Monday September 17, 2012, 8:27 AM, my birthday and more importantly, the first birthday of protesters trying to Occupy Wall Street and the movement’s supporters are out making an appearance in the hundreds at the Financial District, while swarms of cops are arresting dozens of people (nearly 200 so far), Silverstein’s ‘Freedom Tower’ glaring down from the WTC.
Demonstrators had planned to shut down the district by lining the streets around the New York Stock Exchange and then sitting down en masse to create an occupied zone. Unfortunately, that plan didn’t pan out, thanks largely to the battering ram of police.
“The People’s Wall,” as Occupiers called it, fizzled and protesters took to marching through the streets, chanting slogans and singing “Happy Birthday” to their movement.
The paramilitary force of blue threatened arrest to anyone who stepped off the sidewalk, and busted dozens of people, including several reporters, according to witnesses, violating several constitutional amendments at once. As the New York subway’s fear-generating ad campaign goes, “If you see something, say something!” So, I’m saying something . . .
A crowd of about 50 barged into the lobby of 4 New York Plaza which houses JPMorgan Chase, as well as the Daily News, and demanded to speak to bank officials. About eight of them were arrested. But where were the officials? Hiding in the safe, counting foreclosed mortgages and collateral debt obligations?
“We’re here protesting financial terrorism. The financial mafia,” said Yates McKee, 32, as he was loaded into the back of a police van. More protesters were taken into custody in the lobby of 4 New York Plaza during these Bloomberg-backed events marking the one-year birthday of the ‘Occupy Wall Street’ movement.
Also, the MTA (Metropolitan Transportation Authority) terminated train service at Fulton St., one stop before it hits the Financial District due to the protests. Thus spoke MTA spokesman Kevin Ortiz. Sounds to this writer like the ‘Streeters’ are running scared. The private army is out there big-time, erecting barricades and demanding ID cards from workers trying to get to work near the NY Stock Exchange. They should have taken the day off.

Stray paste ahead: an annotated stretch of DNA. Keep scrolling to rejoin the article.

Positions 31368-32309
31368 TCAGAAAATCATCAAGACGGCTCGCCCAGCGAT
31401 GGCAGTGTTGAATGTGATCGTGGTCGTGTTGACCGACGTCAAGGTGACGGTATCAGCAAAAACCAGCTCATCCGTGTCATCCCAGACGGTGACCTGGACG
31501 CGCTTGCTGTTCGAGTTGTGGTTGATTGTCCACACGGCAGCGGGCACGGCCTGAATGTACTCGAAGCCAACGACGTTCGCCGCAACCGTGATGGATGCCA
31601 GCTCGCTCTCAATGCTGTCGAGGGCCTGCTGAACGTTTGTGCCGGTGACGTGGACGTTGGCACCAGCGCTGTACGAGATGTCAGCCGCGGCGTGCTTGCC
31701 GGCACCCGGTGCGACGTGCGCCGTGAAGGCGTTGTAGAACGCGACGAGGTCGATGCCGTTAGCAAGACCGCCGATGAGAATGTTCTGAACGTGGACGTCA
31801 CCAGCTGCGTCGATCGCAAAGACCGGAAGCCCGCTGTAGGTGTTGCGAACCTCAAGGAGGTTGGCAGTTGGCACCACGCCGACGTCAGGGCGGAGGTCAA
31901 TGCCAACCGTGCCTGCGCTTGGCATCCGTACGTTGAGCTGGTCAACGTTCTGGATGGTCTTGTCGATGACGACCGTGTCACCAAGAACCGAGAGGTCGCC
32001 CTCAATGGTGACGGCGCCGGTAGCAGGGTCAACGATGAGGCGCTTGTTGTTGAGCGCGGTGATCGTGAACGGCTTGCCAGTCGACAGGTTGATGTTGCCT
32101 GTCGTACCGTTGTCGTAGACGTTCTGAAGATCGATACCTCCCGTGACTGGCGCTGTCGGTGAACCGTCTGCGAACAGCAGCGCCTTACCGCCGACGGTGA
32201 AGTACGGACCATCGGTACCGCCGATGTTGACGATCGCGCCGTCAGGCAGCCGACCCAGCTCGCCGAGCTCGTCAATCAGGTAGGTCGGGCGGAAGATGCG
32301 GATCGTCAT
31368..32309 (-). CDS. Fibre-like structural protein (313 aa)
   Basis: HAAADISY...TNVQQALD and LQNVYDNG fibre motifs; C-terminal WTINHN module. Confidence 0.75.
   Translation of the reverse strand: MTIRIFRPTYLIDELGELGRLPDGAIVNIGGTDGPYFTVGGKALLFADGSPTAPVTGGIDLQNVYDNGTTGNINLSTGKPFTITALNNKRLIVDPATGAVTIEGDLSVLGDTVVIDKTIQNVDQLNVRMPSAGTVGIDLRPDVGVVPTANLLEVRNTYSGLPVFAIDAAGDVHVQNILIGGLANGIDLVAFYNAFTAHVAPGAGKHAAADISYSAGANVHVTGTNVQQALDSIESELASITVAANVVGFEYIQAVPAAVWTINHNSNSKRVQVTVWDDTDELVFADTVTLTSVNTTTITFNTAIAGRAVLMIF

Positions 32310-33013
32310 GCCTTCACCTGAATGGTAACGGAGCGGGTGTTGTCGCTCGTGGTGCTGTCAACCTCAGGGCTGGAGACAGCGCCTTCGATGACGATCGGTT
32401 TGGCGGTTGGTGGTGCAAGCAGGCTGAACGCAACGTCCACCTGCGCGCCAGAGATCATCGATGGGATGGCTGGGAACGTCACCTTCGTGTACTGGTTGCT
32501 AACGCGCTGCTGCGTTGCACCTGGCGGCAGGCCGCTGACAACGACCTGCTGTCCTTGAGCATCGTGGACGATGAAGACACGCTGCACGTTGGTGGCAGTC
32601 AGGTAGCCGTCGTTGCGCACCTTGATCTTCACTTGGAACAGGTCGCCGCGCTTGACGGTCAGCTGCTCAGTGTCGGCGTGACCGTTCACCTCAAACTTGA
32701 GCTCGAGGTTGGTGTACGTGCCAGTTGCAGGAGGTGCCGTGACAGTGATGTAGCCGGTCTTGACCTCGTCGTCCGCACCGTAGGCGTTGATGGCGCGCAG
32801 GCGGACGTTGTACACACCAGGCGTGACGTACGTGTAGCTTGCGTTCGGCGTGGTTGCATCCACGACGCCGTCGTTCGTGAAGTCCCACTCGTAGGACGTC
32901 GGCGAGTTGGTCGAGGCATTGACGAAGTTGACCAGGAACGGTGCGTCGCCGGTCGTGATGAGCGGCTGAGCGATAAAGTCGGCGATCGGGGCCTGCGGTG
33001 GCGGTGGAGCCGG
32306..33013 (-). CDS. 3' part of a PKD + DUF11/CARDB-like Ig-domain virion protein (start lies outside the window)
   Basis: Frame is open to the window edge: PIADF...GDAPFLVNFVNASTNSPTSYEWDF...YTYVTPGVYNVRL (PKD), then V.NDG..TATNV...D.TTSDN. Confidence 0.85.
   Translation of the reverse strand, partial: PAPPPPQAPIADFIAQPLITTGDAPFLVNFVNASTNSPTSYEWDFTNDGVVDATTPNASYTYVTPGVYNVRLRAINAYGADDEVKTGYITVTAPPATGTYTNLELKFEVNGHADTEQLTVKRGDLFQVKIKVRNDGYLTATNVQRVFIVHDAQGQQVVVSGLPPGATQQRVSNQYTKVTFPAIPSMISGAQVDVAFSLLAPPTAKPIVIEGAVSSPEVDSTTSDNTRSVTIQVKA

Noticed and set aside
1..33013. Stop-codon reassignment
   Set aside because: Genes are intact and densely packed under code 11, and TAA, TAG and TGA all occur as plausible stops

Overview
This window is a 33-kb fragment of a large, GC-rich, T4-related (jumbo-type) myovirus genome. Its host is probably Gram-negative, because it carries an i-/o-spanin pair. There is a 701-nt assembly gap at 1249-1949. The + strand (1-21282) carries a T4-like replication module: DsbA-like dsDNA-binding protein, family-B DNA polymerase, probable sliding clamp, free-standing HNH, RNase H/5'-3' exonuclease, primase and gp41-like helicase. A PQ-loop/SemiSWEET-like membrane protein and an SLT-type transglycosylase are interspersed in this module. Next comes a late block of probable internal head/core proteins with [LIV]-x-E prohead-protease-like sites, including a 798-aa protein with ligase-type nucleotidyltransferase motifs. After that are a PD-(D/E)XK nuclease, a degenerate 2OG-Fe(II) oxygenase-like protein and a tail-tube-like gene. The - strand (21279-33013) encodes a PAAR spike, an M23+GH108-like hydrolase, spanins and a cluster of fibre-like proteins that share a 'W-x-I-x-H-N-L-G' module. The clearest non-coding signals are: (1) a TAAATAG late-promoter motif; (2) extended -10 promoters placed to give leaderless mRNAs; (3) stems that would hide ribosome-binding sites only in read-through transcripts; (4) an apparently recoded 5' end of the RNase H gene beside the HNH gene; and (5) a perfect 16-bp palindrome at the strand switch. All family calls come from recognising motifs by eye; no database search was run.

Jami Montano, a homeless 21-year-old, questioned whether so many cops were really necessary. “It’s expensive,” she said. “They’re spending a lot of money and where is that money coming from?” Well, dear, from New York City’s budget and the Private Trust that has been set up for the NYPD by their financially loaded friends.
Montano said she was taking part in the anniversary actions, dubbed “S17,” “to represent [herself] because everyone who’s trying to represent me is doing a poor job.”
“I want people to start questioning the way their government and the way their system is run,” she said. “I want them to question their daily lives.” Sounds like a plan to me. But will the folks on the treadmill take the time or interest to do that? Or will it be another year of costly war, financial skullduggery and continued loss of civil liberties accompanied by election dereliction.
Shiloh Coral, 22, homeless as of about two months ago, said that the “Occupy” movement has been “the most supportive place.” She added, “When people from the middle class are becoming lower class, and people from the lower class are becoming homeless, no one seems to be gaining anything but the absolute richest.” You got that right, kiddo.
Yet, despite intense criticism, the NYPD methodically went about checking Wall Street workers’ IDs before allowing them into the area during the events marking this one-year “birthday” of Occupy Wall Street. A cordon of police stood on the steps of the New York Stock Market, guarding the whorehouse.
The events began Sunday night in Foley Square with a concert featuring Rage Against the Machine guitarist Tom Morello and the hip-hop group Das Racist.
There was also an “Occupy Rosh Hashanah” service at Zuccotti Park. So, hopefully, all the bases have been covered. Whether or not, Yahweh, Muhammad, Jesus, Buddha, et al, are listening is a whole other thing. Even if the higher religious powers have not heard, the thought that 1% of the wealthiest in America control 42% of its wealth has been heard both loud and clear around the world.
That point, almost cliché by now, nonetheless inhabits the political dialogue, from New York to San Diego, Wisconsin to Atlanta, Pittsburgh to Paris, including Vermont and Senator Bernie Sanders’ new book, The Speech, which is the Independent’s “Historic 17 hour filibuster on Corporate Greed and the Decline of Our Middle Class.” So if you’re not there yet, get with it. Occupy Your Future, starting from now. Give power back to the people who are you.
Jerry Mazza is a freelance writer and life-long resident of New York City. An EBook version of his book of poems “State Of Shock,” on 9/11 and its after effects is now available at Amazon.com and Barnesandnoble.com. He has also written hundreds of articles on politics and government as Associate Editor of Intrepid Report (formerly Online Journal). Reach him at firstname.lastname@example.org.